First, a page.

Dying and living with killer dust

Bruno Comelli died of a broken heart, says his adoring wife Edda. He’d survived Nazis and post-war poverty in Italy before arriving in Melbourne. There he worked seven days a week as a fruiterer and concreter to give his children the education he never had.

In his late 70s Bruno was fit, strong, and savouring the life he had made for his family in his beloved Australia. Then, after all he’d been through and fought for, he was cut down by the deadly lung cancer, mesothelioma, a result of exposure to stray asbestos fibres decades previously.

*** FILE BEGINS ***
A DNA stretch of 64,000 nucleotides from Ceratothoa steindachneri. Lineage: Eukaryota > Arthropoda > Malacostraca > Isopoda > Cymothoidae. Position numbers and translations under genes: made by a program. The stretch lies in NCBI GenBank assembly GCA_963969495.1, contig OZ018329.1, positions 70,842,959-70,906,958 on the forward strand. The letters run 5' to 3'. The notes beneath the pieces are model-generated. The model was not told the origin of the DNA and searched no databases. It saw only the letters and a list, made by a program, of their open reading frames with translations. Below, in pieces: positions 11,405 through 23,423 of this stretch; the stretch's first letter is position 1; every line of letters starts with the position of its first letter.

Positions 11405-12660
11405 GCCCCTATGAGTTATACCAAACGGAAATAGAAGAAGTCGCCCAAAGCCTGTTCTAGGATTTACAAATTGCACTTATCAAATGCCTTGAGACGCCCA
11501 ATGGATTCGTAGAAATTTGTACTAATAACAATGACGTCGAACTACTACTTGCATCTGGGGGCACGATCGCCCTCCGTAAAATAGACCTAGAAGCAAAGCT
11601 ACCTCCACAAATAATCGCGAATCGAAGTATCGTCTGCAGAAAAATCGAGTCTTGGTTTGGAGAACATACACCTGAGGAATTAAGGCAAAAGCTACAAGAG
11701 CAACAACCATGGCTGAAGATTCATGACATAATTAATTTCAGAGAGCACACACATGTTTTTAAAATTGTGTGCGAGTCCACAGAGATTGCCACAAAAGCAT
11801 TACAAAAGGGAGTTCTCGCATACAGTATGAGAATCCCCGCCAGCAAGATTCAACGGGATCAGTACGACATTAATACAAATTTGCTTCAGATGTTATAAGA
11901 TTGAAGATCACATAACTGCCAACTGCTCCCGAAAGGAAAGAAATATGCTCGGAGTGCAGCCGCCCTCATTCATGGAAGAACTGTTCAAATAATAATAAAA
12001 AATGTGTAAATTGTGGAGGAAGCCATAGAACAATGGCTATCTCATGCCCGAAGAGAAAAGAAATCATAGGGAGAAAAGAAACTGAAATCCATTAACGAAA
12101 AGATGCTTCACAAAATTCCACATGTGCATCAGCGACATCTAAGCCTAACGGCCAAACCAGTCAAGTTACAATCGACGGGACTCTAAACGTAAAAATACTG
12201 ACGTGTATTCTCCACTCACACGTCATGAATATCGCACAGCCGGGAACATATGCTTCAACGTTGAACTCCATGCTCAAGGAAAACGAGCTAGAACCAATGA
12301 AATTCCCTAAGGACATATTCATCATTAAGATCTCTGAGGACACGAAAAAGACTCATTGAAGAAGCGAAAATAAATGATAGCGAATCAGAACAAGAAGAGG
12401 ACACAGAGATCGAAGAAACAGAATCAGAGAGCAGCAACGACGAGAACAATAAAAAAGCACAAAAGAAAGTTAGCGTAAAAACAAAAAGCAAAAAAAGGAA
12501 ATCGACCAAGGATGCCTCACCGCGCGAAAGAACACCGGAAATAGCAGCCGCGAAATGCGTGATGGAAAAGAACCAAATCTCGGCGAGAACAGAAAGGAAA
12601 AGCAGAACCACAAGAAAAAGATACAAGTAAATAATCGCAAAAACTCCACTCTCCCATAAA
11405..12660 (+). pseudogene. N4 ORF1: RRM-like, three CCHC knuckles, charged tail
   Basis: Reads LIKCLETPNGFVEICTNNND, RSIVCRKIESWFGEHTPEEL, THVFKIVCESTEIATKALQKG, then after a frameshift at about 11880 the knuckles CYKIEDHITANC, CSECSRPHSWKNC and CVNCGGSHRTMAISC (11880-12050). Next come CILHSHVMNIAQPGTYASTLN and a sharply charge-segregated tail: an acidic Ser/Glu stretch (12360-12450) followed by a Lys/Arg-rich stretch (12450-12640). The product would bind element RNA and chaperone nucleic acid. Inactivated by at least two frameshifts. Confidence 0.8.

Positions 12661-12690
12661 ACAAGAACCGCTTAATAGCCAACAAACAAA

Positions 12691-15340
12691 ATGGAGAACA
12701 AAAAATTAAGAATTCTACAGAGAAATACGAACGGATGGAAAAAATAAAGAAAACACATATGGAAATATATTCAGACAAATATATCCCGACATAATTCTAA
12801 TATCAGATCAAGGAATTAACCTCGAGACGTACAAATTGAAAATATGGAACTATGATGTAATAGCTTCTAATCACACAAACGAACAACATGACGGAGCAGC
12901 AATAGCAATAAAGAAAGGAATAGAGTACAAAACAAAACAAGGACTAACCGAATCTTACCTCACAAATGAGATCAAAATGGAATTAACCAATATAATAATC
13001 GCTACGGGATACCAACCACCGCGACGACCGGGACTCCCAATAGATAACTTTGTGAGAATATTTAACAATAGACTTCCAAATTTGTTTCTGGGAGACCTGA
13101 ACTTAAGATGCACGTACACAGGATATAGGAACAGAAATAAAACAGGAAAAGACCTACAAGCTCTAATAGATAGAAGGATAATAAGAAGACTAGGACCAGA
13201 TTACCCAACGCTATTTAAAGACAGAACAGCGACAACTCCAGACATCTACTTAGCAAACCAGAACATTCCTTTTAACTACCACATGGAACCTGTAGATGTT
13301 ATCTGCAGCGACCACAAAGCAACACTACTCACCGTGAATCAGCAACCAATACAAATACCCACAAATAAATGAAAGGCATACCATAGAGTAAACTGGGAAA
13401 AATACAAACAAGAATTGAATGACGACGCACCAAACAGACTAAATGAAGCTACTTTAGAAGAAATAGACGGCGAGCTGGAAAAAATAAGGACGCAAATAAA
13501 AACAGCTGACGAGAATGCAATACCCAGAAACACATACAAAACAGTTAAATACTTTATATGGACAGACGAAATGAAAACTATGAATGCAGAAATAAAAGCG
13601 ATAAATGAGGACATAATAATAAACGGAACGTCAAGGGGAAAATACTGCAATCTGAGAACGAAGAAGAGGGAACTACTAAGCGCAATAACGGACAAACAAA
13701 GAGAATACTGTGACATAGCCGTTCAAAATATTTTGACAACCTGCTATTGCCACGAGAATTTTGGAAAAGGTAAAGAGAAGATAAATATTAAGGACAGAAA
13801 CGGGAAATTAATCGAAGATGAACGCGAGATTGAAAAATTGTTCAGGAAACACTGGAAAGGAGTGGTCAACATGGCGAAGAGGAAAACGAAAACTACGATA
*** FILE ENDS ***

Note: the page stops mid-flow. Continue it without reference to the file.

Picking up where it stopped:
Bruno hadn’t worked with asbestos. Like many poor migrants he had lived in Melbourne’s west when it was the city’s smelly, industrial engine room. His home was just down the road from James Hardie’s Brooklyn asbestos plant. Twice a week he’d take his greengrocer’s rubbish to local tips and throw it into pits through clouds of white dust. “He used to say it was horrible down there,” says Edda. “Especially on a windy day”.

Decades after the Hardie factory closed, Bruno died in 2012 aged 80, a likely victim of environmental exposure to waste asbestos.

Source: Dying and living with killer dust

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